As the PPP/C is still in government, it might prove more difficult to modernise it, but given our context, should that party succeed in rejuvenating itself, what is to stop it from landing a similar blow to the AFC in a future election? If Mr Ramjattan believes, as he appears to, that the present political context is progressive what are his recommendations for sustaining it?

His own good sense leads him to support the COP in its demand for constitutional reform: “The unfairness of the first past the post system saw COP in the 2007 Trinidad and Tobago Elections not getting a single seat, although it got 23 % of the votes! I could understand your Resolution for constitutional change to bring in PR. I can bet that the UNC and PNM will not support such a change. These older tribal parties always want to see the demolition of a third party which matters, like the COP and an AFC!”  In passing, Horowitz’s contention that “Guyana is consistent with Maurice Duverger’s conclusion that ‘on the whole PR maintains almost intact the structure of parties existing at the time of its appearance’”(1985: “Ethnic Groups in Conflict:” University of California Press) should be noted.

Mr Ramjattan recognises the need for constitutional reform to enhance the position of the COP in Trinidad and Tobago, but when he comes to his own party, he offers nothing but the commonplace. “I want to add that third forces in such a landscape will do well and may even emerge as first choices if they pursue: A) A national vision of healing and reconciliation with the end of embracing all; B) Policies which are anchored in fundamental human rights; C) Fairness among ethnic groups with special attention being paid to what is being called recently “horizontal equality”; D) The protection of minorities, including the indigenous peoples and women.”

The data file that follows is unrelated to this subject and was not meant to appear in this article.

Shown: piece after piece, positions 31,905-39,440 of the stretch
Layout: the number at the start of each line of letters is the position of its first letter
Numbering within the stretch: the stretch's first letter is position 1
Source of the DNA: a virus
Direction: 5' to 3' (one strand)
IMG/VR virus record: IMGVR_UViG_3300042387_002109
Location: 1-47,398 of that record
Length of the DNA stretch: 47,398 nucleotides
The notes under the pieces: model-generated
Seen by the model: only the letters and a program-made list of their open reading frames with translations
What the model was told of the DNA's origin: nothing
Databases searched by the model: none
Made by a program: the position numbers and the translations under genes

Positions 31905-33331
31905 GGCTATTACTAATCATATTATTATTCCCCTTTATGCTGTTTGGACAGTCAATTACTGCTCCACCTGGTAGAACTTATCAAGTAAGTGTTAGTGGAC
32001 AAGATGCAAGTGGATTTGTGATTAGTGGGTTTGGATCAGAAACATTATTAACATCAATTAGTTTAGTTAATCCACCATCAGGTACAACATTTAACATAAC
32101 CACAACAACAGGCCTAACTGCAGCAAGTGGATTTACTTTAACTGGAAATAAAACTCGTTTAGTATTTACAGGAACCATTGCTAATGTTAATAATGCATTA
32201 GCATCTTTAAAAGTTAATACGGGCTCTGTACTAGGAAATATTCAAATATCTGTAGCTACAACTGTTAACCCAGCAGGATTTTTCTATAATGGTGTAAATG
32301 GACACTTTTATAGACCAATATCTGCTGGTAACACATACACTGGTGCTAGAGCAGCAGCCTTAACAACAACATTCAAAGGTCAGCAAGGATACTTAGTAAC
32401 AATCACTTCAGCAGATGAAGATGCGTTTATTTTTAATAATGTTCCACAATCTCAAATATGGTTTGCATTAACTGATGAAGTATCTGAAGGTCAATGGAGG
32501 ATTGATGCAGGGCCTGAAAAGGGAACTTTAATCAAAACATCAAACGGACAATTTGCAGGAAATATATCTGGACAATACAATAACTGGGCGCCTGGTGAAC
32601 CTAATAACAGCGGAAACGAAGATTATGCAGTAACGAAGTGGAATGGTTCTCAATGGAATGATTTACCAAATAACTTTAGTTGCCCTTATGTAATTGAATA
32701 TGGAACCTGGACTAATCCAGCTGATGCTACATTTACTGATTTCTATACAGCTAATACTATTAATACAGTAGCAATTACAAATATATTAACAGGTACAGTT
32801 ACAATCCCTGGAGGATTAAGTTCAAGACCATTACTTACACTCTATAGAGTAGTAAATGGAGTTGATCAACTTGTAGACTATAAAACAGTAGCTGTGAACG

It would appear that Mr Ramjattan does not understand what Horowitz was saying, and believes that third parties in Guyana and elsewhere have not attempted the just-mentioned approach with little success. Horowitz’s long association with these issues led him to a more concrete policy conclusion that requires constitutional reform: devolution of power, electoral systems change, etc. In relation to the latter, for example, he claimed that attempts can be made to utilise electoral systems to: “1. Fragment the support of one or more ethnic groups, especially a majority group, to prevent it from achieving permanent domination. 2. Induce an ethnic group, especially a majority, to behave moderately toward another group and engage in interethnic bargaining. 3. Encourage the formation of multiethnic coalitions. 4. Preserve a measure of fluidity or multipolar balance among several groups to prevent bifurcation and the permanent exclusion of the resulting minority. 5. Reduce the disparity between votes won and seats won, so as to reduce the possibility that a minority or plurality ethnic group can, by itself, gain a majority of seats.”

What Mr Ramjattan, the ruling party and the entire opposition need to do if they actually care about our future is to urgently put on the table some workable suggestions for sustaining something like the present consensual system. As Horowitz concluded: “The principal impediments to democracy in severely divided societies do not derive from deficiencies of knowledge.

The experience of conflict-prone societies is more revealing than might have been thought on questions of conflict reduction and democratic institutions. The problems are not intellectual but political. There is no case to be made for the futility of democracy or the inevitability of uncontrolled conflict. Even in the most severely divided society, ties of blood do not lead ineluctably to rivers of blood.”